in the Gold Diggers of 1933 trailer
|Born||Edward Arthur Sparkman
November 19, 1883
Guelph, Ontario, Canada
|Died||April 3, 1957
Victorville, California, US
|Spouse(s)||Mercedes Cabalerro (1931-1936)|
Life and career
Born Edward Arthur Sparkman in Guelph, Ontario, Sparks left home at age 16 and attempted to work as a gold prospector on the Klondike Gold Rush. After running out of money, he won a spot as a singer on a traveling musical company's tour. At age 19, he returned to Canada and briefly attended a Toronto seminary. After leaving the seminary, he worked for the railroad and worked in theater in Toronto. In 1907, he left Toronto for New York City to try his hand in the Broadway theatre, where he appeared in his first show in 1912.
While working on Broadway, Sparks developed his trademark deadpan expression while portraying the role of a desk clerk in the play Little Miss Brown. His success on the stage soon caught the attention of MGM's Louis B. Mayer who signed Sparks to a six picture deal. Sparks began appearing in numerous silent films before finally making his "talkie" debut in the 1928 film The Big Noise.
In the 1930s, Sparks became known for portraying dour-faced, sarcastic, cigar-chomping characters. He became so associated with the type that, in 1936, The New York Times reported that Sparks had his face insured for USD$100,000 with Lloyd's of London. The market agreed to pay the sum to any photographer who could capture Sparks smiling (Sparks later admitted that the story was a publicity stunt and he was only insured for $10,000). Sparks was also caricatured in cartoons including the Jack-in-the-Box character in the Disney short Broken Toys (1935), and the jester in Mother Goose Goes Hollywood (1938), a hermit crab in both Tex Avery's Fresh Fish (1939) Bob Clampett's Goofy Groceries (1941), a chicken in Bob Clampett's Slap Happy Pappy (1940) and brief unnamed appearances as himself in Friz Freleng's Warner Brothers cartoon Malibu Beach Party (1940), and Tex Avery's Hollywood Steps Out (1940).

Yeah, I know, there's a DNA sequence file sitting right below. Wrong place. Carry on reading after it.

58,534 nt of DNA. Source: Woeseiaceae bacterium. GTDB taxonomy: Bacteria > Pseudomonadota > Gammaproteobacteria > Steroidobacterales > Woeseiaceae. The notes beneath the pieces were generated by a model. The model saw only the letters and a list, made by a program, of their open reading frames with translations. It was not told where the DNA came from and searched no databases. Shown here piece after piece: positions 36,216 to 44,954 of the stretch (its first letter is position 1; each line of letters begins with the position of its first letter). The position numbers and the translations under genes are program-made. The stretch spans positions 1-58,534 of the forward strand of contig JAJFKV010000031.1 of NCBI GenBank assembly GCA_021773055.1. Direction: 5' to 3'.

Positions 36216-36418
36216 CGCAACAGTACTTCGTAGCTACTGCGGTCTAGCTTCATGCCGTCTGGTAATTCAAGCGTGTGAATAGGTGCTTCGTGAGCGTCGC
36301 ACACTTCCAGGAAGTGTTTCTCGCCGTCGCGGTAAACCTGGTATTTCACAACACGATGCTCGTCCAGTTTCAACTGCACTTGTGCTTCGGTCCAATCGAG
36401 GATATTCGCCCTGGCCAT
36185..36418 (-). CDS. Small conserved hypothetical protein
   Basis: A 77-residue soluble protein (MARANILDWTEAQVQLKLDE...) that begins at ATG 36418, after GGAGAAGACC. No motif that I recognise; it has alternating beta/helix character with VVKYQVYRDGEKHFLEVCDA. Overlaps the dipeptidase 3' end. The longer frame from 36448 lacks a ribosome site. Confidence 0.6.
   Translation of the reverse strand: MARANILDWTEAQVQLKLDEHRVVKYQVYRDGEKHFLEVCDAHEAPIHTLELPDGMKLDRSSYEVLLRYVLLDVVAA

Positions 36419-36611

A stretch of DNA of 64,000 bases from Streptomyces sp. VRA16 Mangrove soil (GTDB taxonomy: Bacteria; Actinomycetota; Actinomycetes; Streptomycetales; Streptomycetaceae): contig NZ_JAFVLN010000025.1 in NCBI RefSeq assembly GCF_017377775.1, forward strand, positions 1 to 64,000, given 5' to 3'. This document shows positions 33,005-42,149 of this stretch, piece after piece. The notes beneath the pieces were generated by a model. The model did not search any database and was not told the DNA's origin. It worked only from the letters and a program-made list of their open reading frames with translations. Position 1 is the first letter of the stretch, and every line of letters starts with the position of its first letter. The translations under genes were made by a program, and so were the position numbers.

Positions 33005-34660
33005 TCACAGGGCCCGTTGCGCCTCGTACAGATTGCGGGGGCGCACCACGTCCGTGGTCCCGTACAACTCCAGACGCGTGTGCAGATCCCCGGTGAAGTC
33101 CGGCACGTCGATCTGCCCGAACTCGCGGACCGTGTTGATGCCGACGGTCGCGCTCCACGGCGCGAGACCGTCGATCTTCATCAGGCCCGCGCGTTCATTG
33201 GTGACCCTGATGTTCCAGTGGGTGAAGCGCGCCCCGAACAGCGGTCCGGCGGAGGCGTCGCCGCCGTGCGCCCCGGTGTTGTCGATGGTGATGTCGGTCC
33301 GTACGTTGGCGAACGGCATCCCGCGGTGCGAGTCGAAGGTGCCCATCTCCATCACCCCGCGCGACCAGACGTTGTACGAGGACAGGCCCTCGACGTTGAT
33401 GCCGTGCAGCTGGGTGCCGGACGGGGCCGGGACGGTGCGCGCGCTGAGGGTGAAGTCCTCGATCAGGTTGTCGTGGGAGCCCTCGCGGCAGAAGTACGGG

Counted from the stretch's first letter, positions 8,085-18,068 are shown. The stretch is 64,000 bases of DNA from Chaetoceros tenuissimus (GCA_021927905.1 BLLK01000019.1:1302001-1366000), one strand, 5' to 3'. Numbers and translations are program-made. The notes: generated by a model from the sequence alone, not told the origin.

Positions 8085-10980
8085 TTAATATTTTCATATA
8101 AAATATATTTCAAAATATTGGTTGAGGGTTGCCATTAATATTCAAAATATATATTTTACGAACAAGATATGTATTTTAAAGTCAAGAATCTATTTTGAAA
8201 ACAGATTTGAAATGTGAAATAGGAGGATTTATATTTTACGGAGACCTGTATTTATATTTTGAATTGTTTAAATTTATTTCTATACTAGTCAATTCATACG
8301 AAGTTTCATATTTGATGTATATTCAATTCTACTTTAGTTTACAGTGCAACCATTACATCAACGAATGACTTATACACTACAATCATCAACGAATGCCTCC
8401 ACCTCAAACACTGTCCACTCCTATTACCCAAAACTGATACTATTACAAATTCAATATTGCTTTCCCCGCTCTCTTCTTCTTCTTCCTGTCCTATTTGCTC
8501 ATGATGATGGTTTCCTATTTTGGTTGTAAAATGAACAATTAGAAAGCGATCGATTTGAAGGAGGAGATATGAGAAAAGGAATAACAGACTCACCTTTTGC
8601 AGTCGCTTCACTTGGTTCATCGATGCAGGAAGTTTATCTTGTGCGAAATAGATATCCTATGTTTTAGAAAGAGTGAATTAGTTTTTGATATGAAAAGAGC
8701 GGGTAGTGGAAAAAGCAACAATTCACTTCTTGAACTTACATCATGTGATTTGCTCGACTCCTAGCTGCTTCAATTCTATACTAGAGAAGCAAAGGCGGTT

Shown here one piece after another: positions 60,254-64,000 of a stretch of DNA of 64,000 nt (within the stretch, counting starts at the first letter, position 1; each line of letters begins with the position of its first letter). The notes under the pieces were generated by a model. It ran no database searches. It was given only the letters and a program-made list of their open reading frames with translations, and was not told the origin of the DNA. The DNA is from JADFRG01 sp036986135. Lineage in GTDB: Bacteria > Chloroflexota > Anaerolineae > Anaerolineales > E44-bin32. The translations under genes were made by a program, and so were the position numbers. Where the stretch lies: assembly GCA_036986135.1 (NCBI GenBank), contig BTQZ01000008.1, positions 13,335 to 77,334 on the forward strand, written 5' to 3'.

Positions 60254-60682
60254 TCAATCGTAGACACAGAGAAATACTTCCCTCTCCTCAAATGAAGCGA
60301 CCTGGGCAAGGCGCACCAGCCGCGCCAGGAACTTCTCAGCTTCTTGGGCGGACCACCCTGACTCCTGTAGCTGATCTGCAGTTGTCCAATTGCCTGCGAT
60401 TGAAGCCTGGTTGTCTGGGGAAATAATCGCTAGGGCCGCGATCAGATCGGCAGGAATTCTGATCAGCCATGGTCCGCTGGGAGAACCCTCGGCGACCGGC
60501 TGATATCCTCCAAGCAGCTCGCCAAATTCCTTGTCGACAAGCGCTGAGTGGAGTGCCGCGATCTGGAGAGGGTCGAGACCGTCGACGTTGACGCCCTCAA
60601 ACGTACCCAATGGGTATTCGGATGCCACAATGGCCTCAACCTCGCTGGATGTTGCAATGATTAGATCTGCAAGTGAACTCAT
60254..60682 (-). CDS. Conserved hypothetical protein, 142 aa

Sparks appeared in ten stage productions on Broadway and over 80 films. He retired from films in 1947.
|1915||The Little Miss Brown||Night clerk|
|1919||A Virtuous Vamp||Mr. Bell|
|1920||Good References||Peter Stearns|
|1922||The Bond Boy||Cyrus Morgan|
|1924||The Law Forbids||Clyde Vernon|
|1925||The Only Thing||Gibson||Alternative title: Four Flaming Days|
|1926||The Hidden Way||Mulligan|
|1927||The Small Bachelor||J. Hamilton Beamish|
|1928||The Magnificent Flirt||Tim|
|1929||The Canary Murder Case||Tony Sheel|
|1929||Nothing But the Truth||Clarence van Dyke|
|1929||Love Comes Along||Happy|
|1930||The Devil's Holiday||Charlie Thorne|
|1932||The Miracle Man||Harry Evans||Credited as Ned A. Sparks|
|1932||Blessed Event||George Moxley|
|1933||Gold Diggers of 1933||Barney Hopkins|
|1933||Going Hollywood||Mr. Bert Conroy, Director||Alternative title: Cinderella's Fella|
|1933||Alice in Wonderland||The Caterpillar|
|1933||Lady for a Day||Happy McGuire|
|1934||Servants' Entrance||Hjalmar Gnu|
|1934||Imitation of Life||Elmer Smith|
|1935||George White's 1935 Scandals||Elmer White|
|1937||One in a Million||Daniel "Danny" Simpson|
|1937||Wake Up and Live||Steve Cluskey|
|1937||This Way Please|
|1939||The Star Maker||Speed King|
|1941||For Beauty's Sake||Jonathan B. Sweet|
- Foster, Charles (2003). Once Upon a Time in Paradise: Canadians in the Golden Age of Hollywood. Dundurn Press Ltd. ISBN 1-55002-464-7.
|Wikimedia Commons has media related to Ned Sparks.|